Lauren: Overcoming Helplessness During the Refugee Crisis

“I had this overwhelming feeling of helplessness in terms of the refugee crisis and I wanted to do something practical with those feelings.”

Lauren felt a sense of helplessness when thinking about the immigration situation in the UK. She had spent a number of years working with a variety of groups dedicated to supporting refugee and asylum seekers through theatre and understood the complexities and challenges that young people face when relocating to a new country. In 2016, she sought out Hope for the Young, excited to get involved and provide her skills through the Mentoring Project. As with many of the volunteers who join the organisation as Mentors, there often is a mixture of feelings when preparing to work with youth in this difficult space.

On one hand, there can be a great sense of fulfillment to building a new relationship with an individual that may not receive it elsewhere. Contrarily, the task of supporting a young refugee or asylum seeker that may have experienced personal traumas can certainly prove daunting. As Lauren reflects, “I had this overwhelming feeling of helplessness in terms of the refugee crisis and I wanted to do something practical with those feelings.”

Mentors with Hope for the Young typically spend up to six months meeting one-on-one with their assigned Mentee in the greater London area. For Lauren, this meant meeting for around two hours each week at a local coffee shop after her Mentee finished college for the day. Though Hope for the Young provides directional guidance for the development of each young person, each Mentor and Mentee is encouraged to build their relationship organically – in a way that is both beneficial and productive to overcoming obstacles in the young person’s transition to life in the UK. As Lauren explains, “My main goal with my Mentee was the hope to try and boost his confidence a bit. He was a wonderful, clever and funny young man!”

As can be expected, Mentoring can prove to be a balancing act for both the Mentor and Mentee. Lauren recounts that her first challenge involved managing expectations around what might be achieved within six months’ time. “He was desperate to start a football course, but I couldn’t get him into those without him having further English lessons at college – which he was reluctant to do.” Ultimately, though, her Mentee stayed in college for the entire duration of their mentoring time, an achievement that can be traced to a mutual understanding of the importance of education in one’s life.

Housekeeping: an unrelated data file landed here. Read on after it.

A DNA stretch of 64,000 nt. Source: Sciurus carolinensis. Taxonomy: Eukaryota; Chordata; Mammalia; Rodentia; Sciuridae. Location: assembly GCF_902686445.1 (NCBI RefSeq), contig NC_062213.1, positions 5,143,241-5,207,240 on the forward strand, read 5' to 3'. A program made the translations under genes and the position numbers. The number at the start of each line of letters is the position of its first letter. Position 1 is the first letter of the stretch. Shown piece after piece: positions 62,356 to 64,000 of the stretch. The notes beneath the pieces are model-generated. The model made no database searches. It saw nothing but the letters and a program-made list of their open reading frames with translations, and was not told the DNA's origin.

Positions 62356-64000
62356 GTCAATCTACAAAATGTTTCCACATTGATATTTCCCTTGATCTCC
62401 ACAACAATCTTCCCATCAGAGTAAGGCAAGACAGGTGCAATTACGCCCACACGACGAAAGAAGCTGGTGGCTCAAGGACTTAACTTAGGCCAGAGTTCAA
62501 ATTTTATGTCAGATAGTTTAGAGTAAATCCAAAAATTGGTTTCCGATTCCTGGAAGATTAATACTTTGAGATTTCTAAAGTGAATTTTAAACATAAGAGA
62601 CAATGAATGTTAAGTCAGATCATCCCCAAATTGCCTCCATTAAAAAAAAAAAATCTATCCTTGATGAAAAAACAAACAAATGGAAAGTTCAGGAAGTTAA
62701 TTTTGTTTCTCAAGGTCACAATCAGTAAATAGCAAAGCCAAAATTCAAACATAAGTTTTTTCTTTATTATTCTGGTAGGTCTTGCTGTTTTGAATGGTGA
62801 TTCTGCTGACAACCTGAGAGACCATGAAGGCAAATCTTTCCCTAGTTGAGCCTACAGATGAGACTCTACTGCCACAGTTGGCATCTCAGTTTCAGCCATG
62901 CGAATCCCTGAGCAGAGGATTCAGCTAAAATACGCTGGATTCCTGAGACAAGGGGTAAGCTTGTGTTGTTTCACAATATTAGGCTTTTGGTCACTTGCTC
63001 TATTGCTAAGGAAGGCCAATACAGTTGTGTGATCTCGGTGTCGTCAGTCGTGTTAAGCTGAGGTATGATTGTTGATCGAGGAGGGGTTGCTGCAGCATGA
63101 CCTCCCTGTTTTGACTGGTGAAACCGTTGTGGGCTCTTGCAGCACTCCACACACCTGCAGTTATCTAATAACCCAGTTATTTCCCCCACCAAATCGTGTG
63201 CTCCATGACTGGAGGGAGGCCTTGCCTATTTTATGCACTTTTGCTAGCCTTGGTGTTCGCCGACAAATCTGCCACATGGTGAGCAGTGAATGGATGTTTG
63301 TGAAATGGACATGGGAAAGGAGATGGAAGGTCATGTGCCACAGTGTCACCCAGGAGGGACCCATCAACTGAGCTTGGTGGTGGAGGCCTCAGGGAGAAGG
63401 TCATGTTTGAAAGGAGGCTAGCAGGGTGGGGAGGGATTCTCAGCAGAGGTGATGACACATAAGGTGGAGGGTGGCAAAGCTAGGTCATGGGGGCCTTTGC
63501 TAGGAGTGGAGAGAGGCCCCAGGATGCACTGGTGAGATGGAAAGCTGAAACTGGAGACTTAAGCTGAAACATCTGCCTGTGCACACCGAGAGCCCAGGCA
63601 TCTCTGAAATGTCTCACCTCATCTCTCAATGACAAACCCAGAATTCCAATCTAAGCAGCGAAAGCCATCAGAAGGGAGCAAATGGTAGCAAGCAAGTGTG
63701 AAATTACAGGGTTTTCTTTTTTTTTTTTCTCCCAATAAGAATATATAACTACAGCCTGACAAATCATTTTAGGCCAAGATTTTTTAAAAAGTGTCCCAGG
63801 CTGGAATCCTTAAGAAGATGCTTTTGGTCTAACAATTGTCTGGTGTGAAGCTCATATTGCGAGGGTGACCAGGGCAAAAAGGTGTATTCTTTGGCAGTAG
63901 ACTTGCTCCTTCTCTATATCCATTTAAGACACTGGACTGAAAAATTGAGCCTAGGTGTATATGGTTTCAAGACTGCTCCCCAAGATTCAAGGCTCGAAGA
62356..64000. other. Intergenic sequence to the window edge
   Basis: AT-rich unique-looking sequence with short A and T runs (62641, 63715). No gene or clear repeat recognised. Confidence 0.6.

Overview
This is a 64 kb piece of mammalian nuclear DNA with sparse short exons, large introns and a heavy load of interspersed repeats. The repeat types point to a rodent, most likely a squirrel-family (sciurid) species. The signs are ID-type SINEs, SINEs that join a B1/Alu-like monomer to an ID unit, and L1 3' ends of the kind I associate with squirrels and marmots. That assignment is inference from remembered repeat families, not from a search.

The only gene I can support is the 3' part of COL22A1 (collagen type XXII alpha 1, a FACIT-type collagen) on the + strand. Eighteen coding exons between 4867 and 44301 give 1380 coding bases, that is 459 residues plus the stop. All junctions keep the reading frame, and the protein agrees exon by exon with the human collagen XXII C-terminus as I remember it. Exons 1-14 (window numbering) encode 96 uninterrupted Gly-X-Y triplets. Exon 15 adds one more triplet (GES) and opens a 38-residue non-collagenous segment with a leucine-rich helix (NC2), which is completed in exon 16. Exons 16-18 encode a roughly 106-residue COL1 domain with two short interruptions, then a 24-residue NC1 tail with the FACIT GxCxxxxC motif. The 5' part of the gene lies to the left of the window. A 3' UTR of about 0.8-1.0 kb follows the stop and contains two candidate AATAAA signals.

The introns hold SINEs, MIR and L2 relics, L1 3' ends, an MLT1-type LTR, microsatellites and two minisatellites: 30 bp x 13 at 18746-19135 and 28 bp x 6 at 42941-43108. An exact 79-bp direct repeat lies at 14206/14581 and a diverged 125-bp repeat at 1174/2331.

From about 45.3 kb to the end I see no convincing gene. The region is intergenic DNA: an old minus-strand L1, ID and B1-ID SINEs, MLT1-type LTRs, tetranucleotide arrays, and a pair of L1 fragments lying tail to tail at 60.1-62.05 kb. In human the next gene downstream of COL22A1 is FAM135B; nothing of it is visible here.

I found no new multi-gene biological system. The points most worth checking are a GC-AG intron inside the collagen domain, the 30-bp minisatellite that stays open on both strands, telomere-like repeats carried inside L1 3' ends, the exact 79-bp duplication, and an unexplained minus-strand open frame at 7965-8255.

While supporting educational success is at the forefront of Hope for the Young’s mission, the guidance experienced on a week-to-week basis often goes above and beyond this sole purpose. For Lauren, she’d focus each session on helping her Mentee with his homework, but they would regularly find their conversations leading to discussions around the future – his ambitions, politics and the meaning of home. “As we got to know each other more, we were able to laugh together and talk about more personal things,” she recounts. For Mentees and Mentors alike, a relationship often blossoms, creating a bond that can make the transition to life in a new country that much more manageable.

Volunteers like Lauren provide the backbone of Hope for the Young, allowing young people to thrive in their goals and aspirations. But as we’ve seen time and time again, this experience can also have a profound effect on the Mentors themselves and their desires of supporting refugees and asylum seekers in an ever polarised political climate. As Lauren reflects on her time with her Mentee, she recognizes the indispensable value of providing one’s time to the benefit of others – potentially the strongest antidote to a sense of helplessness. “I’ll always be grateful to him for the experiences and the talks we had together. He helped me to develop my skills in one-to-one mentoring but most importantly, he treated me like a friend.”